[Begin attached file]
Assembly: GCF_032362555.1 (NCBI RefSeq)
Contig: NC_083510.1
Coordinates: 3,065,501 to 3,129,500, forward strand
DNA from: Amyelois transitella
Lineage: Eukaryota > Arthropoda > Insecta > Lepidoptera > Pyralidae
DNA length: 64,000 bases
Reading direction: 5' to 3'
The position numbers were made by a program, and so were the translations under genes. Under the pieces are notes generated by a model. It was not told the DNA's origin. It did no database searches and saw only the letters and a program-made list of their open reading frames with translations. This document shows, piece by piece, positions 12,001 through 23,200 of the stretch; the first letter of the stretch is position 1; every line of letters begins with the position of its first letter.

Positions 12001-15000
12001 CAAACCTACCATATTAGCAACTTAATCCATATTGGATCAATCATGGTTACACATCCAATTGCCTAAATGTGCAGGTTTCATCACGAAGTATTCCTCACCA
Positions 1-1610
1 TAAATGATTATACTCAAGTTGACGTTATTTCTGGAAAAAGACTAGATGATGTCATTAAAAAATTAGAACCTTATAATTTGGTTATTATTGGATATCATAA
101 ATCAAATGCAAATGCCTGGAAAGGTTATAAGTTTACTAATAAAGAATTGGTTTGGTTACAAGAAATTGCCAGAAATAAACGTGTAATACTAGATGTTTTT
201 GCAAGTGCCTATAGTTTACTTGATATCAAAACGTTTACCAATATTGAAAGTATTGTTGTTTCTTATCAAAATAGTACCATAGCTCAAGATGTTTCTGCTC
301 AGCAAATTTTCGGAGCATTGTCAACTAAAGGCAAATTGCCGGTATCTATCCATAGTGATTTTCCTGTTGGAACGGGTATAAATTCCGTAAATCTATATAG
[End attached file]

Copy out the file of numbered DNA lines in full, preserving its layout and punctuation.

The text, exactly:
Assembly: GCF_032362555.1 (NCBI RefSeq)
Contig: NC_083510.1
Coordinates: 3,065,501 to 3,129,500, forward strand
DNA from: Amyelois transitella
Lineage: Eukaryota > Arthropoda > Insecta > Lepidoptera > Pyralidae
DNA length: 64,000 bases
Reading direction: 5' to 3'
The position numbers were made by a program, and so were the translations under genes. Under the pieces are notes generated by a model. It was not told the DNA's origin. It did no database searches and saw only the letters and a program-made list of their open reading frames with translations. This document shows, piece by piece, positions 12,001 through 23,200 of the stretch; the first letter of the stretch is position 1; every line of letters begins with the position of its first letter.

Positions 12001-15000
12001 CAAACCTACCATATTAGCAACTTAATCCATATTGGATCAATCATGGTTACACATCCAATTGCCTAAATGTGCAGGTTTCATCACGAAGTATTCCTCACCA
Positions 1-1610
1 TAAATGATTATACTCAAGTTGACGTTATTTCTGGAAAAAGACTAGATGATGTCATTAAAAAATTAGAACCTTATAATTTGGTTATTATTGGATATCATAA
101 ATCAAATGCAAATGCCTGGAAAGGTTATAAGTTTACTAATAAAGAATTGGTTTGGTTACAAGAAATTGCCAGAAATAAACGTGTAATACTAGATGTTTTT
201 GCAAGTGCCTATAGTTTACTTGATATCAAAACGTTTACCAATATTGAAAGTATTGTTGTTTCTTATCAAAATAGTACCATAGCTCAAGATGTTTCTGCTC
301 AGCAAATTTTCGGAGCATTGTCAACTAAAGGCAAATTGCCGGTATCTATCCATAGTGATTTTCCTGTTGGAACGGGTATAAATTCCGTAAATCTATATAG